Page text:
Wednesday, March 22, 2017 Gyros & Loukoumades For The Win

"Gyro, pronounced “GAEE-ro” in English and “GHEE-ro” in Greek comes from the Greek word “gheereezo,” which means to turn. As mentioned above, it’s a stacked rotating pile of thinly sliced meat, either lamb, pork, beef, or some combination thereof, with latter-day renditions that include chicken and even fish. As the tightly packed stack roasts upright, the layers meld together and the grill person manning the gyro rotisserie cuts of paper-thin slices, which he or she fixes in a pita wrap with tomatoes, raw red onions, parsley or lettuce, Greek yogurt or tzatziki, and sometimes fried potatoes and a sprinkling of paprika or cayenne pepper."
--Chef Diane Kochilas in History of Gyro, an Ancient Greek Street Food

Newbury Street has seen the recent opening of a fast casual restaurant worthy of much attention, one bringing delicious, freshly made, inexpensive and compelling Greek street food. Gre.Co (meaning Greece & Company) is the latest venture from Demetri Tsolakis, who is also a Partner at Committee (one of my favorite restaurants) and Cafeteria. With General Manager Stefanos Ougrinis and Executive Chef Alkis Sheri, the team is creating tasty Gyros and Loukoumades and I'm impressed with the results.

I am so proud to introduce a truly Greek concept that is truly fresh and can satisfy life on the go,” says Owner Demetri Tsolakis.The ancient Greeks knew that great memories were made and lively conversations were sparked when people gathered around delicious food and drink. Fast forward to 2017, where people are starved for time, but still have a craving for the rich, flavorful recipes of Greece. With Gre.Co there is now a place that unites the old world with the new and allows today’s fast-moving generation to enjoy the authentic food they love—minus the wait.”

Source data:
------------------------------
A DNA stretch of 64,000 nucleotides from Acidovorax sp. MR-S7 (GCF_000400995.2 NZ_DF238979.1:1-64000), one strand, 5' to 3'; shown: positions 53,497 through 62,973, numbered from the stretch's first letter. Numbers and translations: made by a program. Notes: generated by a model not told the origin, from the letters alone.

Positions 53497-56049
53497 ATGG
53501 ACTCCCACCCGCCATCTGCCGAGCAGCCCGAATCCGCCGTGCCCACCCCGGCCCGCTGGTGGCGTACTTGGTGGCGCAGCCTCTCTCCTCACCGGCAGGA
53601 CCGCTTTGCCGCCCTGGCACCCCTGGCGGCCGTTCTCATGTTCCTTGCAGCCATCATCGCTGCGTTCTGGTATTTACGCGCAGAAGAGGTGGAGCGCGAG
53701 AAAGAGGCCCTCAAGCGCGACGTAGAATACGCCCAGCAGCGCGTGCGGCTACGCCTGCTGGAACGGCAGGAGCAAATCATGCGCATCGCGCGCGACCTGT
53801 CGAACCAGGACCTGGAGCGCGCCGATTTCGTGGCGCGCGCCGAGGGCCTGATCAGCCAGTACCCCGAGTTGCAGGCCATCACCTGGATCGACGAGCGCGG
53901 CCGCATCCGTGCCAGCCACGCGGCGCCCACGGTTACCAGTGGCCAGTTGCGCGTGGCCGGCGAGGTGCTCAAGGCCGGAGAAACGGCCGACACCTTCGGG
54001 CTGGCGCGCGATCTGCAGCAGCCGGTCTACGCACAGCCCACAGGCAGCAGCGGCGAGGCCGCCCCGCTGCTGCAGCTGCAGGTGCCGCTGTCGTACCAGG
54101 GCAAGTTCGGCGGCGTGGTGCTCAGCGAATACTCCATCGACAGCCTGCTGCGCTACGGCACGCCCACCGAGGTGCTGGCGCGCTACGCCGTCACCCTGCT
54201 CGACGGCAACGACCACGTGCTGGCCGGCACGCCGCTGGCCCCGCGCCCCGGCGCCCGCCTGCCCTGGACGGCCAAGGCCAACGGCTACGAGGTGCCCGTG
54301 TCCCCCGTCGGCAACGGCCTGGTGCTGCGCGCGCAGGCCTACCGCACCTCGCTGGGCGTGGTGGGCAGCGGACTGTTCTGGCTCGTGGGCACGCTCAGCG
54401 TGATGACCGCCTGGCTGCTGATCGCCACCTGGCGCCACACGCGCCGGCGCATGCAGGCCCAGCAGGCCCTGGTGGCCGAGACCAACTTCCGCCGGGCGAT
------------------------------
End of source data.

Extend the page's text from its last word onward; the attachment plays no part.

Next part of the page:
So far, I've dined at twice, once as a media guest and once on my own, and I'll certainly be returning on a regular basis. In a recent rant, We Need More Specialized Restaurants, I stated how I wished to see more restaurants with limited menus, which specialize in one or a few items. actually meets that desire, having a small menu, concentrating on two main items, Gyros and Loukoumades. With that specialization, they are able to concentrate on creating fresh, quality products. And as everything is made to order, they can also cater to some of your preferences.

"The gyro as we know it more or less today first arrived in Greece in 1922,.."
--Chef Diane Kochilas in History of Gyro, an Ancient Greek Street Food

Upon entering for the first time, I was initially struck by the alluring aromas of the kitchen, which is open, allowing you to watch everything they make as well as ensuring the wonderful smells of their cooking permeate the restaurant. It is a small place, with a long table in the middle that seats about eight people, a few "booths" on one wall, and some counter seating near the front window. When the weather improves, they will also have patio seating, which will be a great place this summer to sit and dine. On both occasions when I was at the restaurant, much of the seating was taken and they did a significant take-out business.'s popularity was quite evident.

Gre.Co prepares its foods fresh each day, using a number of local meat purveyors, including Savenor's Market. They marinate all their meats for about 24 hours, using their own house-made marinades. They also use some locally sourced produce from Eva’s Garden and other nearby farms.